God has not given me any children who take life lying down, which is good, you know, because if one of them did, the other ones would mow the poor kid over. But this latest installment, my one-year-old, takes the cake.

So far, aside from being very independent and one-year-old-style busy (I brought you the toilet brush all the way from the bathroom again, Mom! [insert sound of alarm] … Thanks, buddy.), the kid is our most strong-willed yet. One of the ways he exercises this is via eating, for example — bringing a whole new definition to picky. Among his list of “throw off the highchair” foods (another behavior I get to confront): strawberries, watermelon, blueberries, bananas, meat of any kind, any and all vegetables, and even the recently-attempted Chicken Nuggets (no, I did not count those in the “meat” category). Seriously. Have you ever seen a kid turn up his nose at Chicken Nuggets?

He also likes to refuse to sleep (including at 6 a.m.), prefers shrieking at the top of his lungs to get my attention for the vast menagerie of situations that are not to his liking, and toddles around with an immobilizing hold on my clothing, whining for me to pick him up. I have found that he can, at times, be patient … particularly when he waits for me to leave the room to do something I’ve told him not to do. (Ever seen those kid shirts that say, “Hi! My name is ‘No-no’”?)

Yes, these are issues that we address with him, but no, our efforts have not completely succeeded in perfecting my little boy’s attitudes (surprise, surprise). Typically, whatever we’d like him to do is what he would prefer not to do and would prefer to let us know. Add this to the fact that he now knows what he wants but can’t yet express it in words, and you have one very exasperated toddler and an even more exasperated mother. A handful of occasions in a day find me sputtering his name in a tone that says, “Are you kidding me?!”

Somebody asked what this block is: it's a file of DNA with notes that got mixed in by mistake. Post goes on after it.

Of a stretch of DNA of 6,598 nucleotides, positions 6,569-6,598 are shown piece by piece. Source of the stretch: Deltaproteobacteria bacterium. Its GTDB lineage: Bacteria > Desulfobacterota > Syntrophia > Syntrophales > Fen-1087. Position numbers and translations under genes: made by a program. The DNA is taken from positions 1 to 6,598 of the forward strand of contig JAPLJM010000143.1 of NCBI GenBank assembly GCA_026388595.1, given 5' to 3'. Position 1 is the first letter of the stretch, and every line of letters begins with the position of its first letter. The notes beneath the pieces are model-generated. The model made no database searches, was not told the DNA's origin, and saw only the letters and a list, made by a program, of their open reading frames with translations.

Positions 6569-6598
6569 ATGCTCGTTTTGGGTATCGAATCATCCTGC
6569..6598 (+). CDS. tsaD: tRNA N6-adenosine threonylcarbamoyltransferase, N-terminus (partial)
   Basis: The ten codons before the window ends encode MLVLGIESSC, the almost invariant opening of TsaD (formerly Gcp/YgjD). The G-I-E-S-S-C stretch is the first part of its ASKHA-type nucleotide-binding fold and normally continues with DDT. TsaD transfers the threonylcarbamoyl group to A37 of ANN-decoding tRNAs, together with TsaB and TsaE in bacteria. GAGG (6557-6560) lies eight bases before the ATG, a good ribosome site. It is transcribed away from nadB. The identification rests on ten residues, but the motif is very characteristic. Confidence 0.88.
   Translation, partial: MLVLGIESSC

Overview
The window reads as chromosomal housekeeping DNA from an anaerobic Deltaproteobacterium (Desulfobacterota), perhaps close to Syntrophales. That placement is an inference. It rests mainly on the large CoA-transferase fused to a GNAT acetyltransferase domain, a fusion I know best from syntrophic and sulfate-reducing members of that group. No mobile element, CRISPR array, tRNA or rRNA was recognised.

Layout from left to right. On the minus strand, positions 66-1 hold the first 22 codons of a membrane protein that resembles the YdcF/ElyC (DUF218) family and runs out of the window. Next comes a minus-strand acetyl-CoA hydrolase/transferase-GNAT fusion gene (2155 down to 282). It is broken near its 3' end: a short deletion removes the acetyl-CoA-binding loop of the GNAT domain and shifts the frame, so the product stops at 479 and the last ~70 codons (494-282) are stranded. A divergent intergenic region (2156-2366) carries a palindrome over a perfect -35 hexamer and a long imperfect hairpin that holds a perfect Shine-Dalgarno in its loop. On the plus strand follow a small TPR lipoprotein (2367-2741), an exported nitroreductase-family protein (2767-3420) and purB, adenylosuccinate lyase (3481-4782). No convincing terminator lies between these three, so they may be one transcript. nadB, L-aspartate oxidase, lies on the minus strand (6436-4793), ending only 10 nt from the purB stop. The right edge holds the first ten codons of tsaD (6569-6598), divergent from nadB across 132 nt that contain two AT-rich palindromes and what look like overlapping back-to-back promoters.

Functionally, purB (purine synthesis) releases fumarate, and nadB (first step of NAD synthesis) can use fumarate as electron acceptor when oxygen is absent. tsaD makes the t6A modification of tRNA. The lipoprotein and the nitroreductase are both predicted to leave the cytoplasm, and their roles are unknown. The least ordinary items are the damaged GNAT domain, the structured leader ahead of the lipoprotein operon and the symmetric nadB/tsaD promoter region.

I slumped to the carpet the other day, leaning against the wall with eyes closed in mental conversation with God: Lord, a strong-willed one for our fourth child? What am I going to do? And where am I gonna get the energy to do it with?

But I think in that moment, He helped me to visualize my son 20 or 30 years from now. What if my grown-up boy channeled that energy as, say, a lawyer defending the unborn, the impoverished, or others who didn’t have a voice, without relenting (like the way he disobeyed me now)? What if he was an elementary school teacher and didn’t give up on a kid who’d been neglected by everyone else?

My son’s maddening stubborn streak could, in God’s hands, be something remarkably powerful. After all, I’m guessing Jesus had to have some stick-to-it-tiveness to stand up to Satan when He was tempted in the desert after 40 days with no food … or when He went to the cross for me.

Now, it’s not like a kid wailing and attempting to roll off the changing table translates into “man who can change the world.” I, um, have several steps from “strong-willed child” to “great man.” But at least now, I’m seeing a way to connect the dots.